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The U.S. Federal Reserve began Tuesday the meeting of its Federal Open Market Committee, which will conclude tomorrow and is expected to consider whether to set a date for the anticipated interest rate hike, currently between 0% and 0.25%.
At the end of its last meeting in December, the Fed left interest rates unchanged but accelerated the reduction of its bond-buying program, the economic stimulus it put in place in the face of the crisis caused by Covid-19 and indicated that it plans to eliminate it completely in March.
However, since that meeting in the middle of last month, it has become known that the year-on-year rate of inflation in the United States rose in December to 7%, the highest figure recorded since 1982, which redoubles the pressure on the Fed to be more aggressive in adopting measures to contain the rise in prices.
On January 11, Fed Chairman Jerome Powell stood before a Senate committee for a second term at the helm and assured that he would prioritize the fight against high inflation, even if it means putting less emphasis on the goal of full employment.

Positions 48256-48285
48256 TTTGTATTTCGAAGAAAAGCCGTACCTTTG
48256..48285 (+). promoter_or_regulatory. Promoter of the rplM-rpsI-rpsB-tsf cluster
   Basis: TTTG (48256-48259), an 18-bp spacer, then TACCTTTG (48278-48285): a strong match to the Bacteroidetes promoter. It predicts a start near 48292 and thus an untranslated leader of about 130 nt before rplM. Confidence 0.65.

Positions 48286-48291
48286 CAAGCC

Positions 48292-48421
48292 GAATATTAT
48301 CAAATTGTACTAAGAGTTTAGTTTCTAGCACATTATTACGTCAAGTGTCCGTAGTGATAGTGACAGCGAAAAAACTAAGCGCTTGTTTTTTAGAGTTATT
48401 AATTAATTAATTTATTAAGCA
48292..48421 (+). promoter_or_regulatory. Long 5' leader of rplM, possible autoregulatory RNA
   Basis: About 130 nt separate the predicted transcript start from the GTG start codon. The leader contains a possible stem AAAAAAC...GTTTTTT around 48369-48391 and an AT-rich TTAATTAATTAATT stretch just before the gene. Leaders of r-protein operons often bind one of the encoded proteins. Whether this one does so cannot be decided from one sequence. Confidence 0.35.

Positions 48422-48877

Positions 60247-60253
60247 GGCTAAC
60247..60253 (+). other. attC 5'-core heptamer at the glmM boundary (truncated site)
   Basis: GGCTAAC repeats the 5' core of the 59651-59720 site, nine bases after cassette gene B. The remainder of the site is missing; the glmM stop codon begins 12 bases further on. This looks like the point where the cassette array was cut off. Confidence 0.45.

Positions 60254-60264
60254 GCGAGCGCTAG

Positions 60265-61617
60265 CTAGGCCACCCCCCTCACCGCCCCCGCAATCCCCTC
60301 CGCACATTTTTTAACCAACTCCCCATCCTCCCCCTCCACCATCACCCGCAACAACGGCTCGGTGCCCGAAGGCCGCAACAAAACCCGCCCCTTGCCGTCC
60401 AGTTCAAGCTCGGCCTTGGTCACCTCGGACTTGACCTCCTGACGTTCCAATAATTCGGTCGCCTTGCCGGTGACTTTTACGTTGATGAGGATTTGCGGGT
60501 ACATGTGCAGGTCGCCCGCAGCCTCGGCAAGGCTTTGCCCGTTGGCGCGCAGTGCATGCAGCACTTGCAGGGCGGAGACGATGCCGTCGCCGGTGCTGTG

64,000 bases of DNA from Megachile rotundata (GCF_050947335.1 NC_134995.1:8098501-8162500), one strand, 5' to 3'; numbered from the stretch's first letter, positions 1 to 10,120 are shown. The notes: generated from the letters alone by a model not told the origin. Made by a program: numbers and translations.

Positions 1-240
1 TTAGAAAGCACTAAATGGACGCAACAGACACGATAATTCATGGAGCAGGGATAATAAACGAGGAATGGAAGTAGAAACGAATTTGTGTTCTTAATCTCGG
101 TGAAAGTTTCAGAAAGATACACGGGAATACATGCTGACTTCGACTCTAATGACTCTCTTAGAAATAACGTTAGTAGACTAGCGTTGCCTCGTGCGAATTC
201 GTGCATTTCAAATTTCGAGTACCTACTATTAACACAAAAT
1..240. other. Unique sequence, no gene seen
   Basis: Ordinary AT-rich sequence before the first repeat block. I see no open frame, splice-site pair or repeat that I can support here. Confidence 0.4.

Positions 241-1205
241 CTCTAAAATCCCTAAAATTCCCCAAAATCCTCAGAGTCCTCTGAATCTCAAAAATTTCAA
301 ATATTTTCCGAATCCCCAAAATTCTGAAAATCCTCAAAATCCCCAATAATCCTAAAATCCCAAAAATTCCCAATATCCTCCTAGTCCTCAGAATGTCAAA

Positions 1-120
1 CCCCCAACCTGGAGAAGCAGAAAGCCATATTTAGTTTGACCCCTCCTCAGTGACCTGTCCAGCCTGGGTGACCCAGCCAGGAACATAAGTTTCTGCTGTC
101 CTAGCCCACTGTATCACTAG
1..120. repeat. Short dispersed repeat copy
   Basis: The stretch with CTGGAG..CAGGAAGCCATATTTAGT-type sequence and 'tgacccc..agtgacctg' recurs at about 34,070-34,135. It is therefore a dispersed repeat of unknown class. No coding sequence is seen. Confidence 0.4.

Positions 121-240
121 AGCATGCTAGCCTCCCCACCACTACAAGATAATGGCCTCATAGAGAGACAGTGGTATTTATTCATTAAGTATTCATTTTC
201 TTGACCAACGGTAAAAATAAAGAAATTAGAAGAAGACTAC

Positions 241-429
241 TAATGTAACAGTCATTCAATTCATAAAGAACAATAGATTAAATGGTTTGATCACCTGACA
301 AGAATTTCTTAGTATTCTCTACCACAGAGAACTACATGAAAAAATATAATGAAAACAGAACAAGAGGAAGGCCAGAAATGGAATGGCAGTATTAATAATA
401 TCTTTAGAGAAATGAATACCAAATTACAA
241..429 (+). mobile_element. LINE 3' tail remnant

“There is no legal basis for preferring full employment to price stability or vice versa. They are equal. However, at different times one of them may deviate more from the target and that’s the one we need to focus on a little bit more,” Powell explained in his speech.
“Sometimes it’s full employment and sometimes it’s inflation. I think right now it’s inflation,” the Fed chairman added.
Asked about the possibility, hinted at by several Fed governors, of three to four interest rate hikes over the course of 2022, Powell simply replied that the body will use all the tools at its disposal.